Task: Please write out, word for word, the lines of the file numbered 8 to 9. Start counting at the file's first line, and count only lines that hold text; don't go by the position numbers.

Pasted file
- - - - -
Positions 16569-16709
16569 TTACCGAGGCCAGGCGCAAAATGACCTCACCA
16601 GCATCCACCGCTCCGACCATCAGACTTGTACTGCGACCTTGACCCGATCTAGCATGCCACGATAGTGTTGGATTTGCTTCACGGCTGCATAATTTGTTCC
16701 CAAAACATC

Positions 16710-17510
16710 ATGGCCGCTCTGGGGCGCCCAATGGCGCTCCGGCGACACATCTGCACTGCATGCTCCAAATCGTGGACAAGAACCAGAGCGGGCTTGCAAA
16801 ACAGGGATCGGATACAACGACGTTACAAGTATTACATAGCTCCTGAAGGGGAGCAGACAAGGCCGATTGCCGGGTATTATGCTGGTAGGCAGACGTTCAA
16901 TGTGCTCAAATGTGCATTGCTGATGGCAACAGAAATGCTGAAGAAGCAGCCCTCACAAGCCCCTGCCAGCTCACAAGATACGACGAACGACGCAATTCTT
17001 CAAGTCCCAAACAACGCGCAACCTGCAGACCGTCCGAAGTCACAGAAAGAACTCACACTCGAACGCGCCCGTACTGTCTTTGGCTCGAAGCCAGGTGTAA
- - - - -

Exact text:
16901 TGTGCTCAAATGTGCATTGCTGATGGCAACAGAAATGCTGAAGAAGCAGCCCTCACAAGCCCCTGCCAGCTCACAAGATACGACGAACGACGCAATTCTT
17001 CAAGTCCCAAACAACGCGCAACCTGCAGACCGTCCGAAGTCACAGAAAGAACTCACACTCGAACGCGCCCGTACTGTCTTTGGCTCGAAGCCAGGTGTAA